Even in 2022, hard cash still rules as king in the minds of many Singaporeans. Hard cash has no limits on how one can spend it, is immediately and tangibly accessible on hand without needing to access a mobile device and application (complete with username and passcode) to spend, and leaves no trail of how it is spent.

On the part of businesses, there is still a substantial portion of the retail economy that has been slow to adopt digital payment options beyond long-established platforms such as NETS, for reasons ranging from sheer inertia of “preferring cash payment” to refusing to pay extra charges to get a digital payment reading device or a portion of their revenue to a digital payment platform for every transaction conducted through said platform.

Singapore is a rapidly ageing society, which means that new cashless digital payment options aimed at the younger crowd who prize “convenience” also need to have buy-in and acceptance from the ageing sections of Singaporean society to be truly embedded and ingrained into Singapore’s economic and retail ecosystem.

Till today, it seems that the Government’s attempts at bootstrapping Singapore’s ageing society into the digital era has not been producing results or engendering societal evolution and adaptation of new digital tools.

How much of this is due to societal inertia, or the Government’s lack of targeted focus and tailored purpose in pushing societal and financial digitalisation in Singapore beyond “doing it for the sake of doing it”?

Apparently you can measure the value of NS in dollars and cents…

The paltry $100 credits awarded as part of the NS55 Recognition Package also puts into stark spotlight the true value of National Service in the eyes of the PAP government. Till today, fulltime conscripts serving NS are still not described as receiving “NS Pay”, but “NS Allowance”, supposedly because the compulsory nature of National Service conscription upon pain of imprisonment makes any notion of “paying” NSFs like an employer would a fulltime employee immaterial.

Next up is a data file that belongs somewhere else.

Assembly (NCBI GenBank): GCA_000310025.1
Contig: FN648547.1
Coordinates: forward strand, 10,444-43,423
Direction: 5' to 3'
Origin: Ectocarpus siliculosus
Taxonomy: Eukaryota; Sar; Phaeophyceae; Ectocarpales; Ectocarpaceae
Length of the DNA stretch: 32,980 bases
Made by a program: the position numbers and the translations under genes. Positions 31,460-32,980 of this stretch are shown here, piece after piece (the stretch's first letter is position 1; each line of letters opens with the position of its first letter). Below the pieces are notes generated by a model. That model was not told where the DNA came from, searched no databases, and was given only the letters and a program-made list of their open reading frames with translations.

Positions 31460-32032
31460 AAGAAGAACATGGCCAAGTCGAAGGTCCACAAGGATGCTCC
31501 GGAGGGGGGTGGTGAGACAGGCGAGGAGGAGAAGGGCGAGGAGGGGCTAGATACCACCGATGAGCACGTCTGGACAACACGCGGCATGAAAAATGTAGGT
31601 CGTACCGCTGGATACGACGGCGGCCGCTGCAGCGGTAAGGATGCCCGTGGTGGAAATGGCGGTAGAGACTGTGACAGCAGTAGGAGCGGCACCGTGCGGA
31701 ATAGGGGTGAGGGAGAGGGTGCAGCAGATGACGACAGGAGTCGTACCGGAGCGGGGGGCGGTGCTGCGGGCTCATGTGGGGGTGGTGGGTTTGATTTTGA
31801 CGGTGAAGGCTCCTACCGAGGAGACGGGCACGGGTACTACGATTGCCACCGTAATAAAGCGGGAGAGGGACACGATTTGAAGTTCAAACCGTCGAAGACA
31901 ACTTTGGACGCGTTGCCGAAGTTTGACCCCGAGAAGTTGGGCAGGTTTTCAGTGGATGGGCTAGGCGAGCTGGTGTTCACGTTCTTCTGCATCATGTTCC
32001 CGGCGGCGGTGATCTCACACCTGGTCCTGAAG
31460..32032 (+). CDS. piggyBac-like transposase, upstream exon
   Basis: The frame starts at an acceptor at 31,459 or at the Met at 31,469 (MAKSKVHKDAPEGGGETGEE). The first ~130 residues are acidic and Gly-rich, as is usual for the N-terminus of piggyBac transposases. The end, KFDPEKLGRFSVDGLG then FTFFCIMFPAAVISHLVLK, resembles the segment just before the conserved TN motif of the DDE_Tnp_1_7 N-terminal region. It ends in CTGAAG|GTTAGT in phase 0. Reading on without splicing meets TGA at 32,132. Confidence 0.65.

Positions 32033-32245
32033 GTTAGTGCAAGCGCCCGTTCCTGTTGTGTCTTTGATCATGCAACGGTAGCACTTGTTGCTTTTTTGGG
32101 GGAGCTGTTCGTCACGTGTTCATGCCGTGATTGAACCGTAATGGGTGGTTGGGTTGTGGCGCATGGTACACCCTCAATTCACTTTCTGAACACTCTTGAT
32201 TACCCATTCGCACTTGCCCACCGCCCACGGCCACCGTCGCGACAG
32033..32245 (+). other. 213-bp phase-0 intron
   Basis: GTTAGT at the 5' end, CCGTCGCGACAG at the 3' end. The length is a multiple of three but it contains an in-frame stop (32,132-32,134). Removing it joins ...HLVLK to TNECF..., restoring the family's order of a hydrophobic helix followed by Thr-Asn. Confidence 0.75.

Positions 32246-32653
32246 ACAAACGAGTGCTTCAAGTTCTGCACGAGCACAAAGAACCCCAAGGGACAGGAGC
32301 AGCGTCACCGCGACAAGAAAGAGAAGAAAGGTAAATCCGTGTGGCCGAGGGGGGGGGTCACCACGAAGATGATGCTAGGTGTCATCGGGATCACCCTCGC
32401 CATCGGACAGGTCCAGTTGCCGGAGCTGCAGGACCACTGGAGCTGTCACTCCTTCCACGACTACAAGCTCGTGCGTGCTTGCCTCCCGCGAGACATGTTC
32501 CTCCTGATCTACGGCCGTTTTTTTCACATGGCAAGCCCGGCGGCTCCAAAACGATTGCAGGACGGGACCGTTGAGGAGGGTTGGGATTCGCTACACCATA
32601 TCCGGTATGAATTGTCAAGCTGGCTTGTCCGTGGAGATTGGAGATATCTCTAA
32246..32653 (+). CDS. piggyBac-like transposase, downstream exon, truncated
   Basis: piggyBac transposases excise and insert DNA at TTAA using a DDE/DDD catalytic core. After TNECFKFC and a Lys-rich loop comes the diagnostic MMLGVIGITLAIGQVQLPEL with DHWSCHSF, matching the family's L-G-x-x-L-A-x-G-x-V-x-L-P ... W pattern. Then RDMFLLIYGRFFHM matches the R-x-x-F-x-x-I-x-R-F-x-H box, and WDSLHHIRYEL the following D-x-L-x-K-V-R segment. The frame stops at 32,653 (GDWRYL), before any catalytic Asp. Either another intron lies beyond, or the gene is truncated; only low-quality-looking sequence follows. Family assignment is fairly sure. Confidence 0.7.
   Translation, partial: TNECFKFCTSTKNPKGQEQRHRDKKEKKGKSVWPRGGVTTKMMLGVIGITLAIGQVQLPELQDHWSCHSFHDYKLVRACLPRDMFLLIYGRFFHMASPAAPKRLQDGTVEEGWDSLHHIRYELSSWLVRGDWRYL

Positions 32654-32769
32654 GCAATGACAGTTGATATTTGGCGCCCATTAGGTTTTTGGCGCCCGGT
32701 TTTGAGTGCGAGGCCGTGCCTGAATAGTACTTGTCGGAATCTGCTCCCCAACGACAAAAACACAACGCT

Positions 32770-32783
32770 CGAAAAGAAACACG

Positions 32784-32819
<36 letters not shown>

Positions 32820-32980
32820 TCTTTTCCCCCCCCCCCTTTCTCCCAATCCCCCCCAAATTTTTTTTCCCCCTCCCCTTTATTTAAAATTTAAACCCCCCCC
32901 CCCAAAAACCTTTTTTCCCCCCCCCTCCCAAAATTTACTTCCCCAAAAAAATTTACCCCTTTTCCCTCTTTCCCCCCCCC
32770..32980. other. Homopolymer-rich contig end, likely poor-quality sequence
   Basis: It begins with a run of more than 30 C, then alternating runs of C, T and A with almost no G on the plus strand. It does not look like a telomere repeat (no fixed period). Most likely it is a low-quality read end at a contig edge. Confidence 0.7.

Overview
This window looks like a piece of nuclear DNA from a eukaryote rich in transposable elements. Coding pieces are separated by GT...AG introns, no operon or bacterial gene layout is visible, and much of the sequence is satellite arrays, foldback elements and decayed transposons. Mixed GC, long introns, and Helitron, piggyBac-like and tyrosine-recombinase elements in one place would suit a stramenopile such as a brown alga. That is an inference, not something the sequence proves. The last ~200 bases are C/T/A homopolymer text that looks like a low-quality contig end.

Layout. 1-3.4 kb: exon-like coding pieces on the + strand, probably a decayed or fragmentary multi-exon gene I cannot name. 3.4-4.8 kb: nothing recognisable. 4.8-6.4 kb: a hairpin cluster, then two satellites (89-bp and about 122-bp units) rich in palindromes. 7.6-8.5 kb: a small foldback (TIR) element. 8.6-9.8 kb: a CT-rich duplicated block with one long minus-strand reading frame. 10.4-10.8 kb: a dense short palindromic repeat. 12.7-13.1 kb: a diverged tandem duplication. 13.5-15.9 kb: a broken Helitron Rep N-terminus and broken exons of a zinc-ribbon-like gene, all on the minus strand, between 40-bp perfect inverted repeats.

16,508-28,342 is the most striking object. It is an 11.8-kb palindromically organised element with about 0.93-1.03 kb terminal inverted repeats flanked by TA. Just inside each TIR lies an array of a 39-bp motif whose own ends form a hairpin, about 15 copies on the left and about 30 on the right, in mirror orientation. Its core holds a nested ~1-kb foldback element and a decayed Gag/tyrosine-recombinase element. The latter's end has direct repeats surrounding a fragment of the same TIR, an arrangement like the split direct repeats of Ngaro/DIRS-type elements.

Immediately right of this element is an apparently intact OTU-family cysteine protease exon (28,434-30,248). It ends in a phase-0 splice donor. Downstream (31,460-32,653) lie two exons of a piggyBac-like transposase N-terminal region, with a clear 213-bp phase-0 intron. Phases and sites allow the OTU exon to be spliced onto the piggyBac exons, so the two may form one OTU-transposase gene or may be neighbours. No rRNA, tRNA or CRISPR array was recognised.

The last increase in NS Allowance only occurred in March 2020, which still only provides a recruit/trainee $630 a month, a sum which works out less per hour to that of a fast-food restaurant worker in Singapore earning $7 an hour.

Josephine Teo

Calls for better allowance to be given to full-time NSFs and free/subsidised public transport for all uniformed personnel have consistently been ignored or rejected by the Government, with famously callous comments rejecting such calls coming from MPs like Josephine Teo (“service for the country cannot be measured in dollars and cents”). It is adding insult to injury that Josephine Teo is now currently heading the Smart Nation Digital Government Group under the Ministry for Communications and Information, which is also the developer for the LifeSG app (rebranded from a previous failed government mobile app aimed at Singaporean parents) that is the only platform for disbursing the NS55 $100 credits.

If the Government can disburse $300 or more every year in August through its GST Voucher scheme to every Singapore Citizen directly into their bank accounts instantaneously without fail on the same day for everybody, it beggars belief as to why it was impossible for the Government to disburse $100 into every Singaporean male citizen’s bank account within the same day to recognise their contributions to 55 years of National Service.

The NS55 Recognition Package was supposed to demonstrate the Government’s appreciation of Singaporean men throughout the generations participating in conscription to defend the country. In reality, all it demonstrated was the miserly nature of Singapore’s ruling politicians in rewarding and recognising the sacrifices Singaporean males made for National Service, as well as how far Singapore has to go in its efforts to be a digital, future-ready society.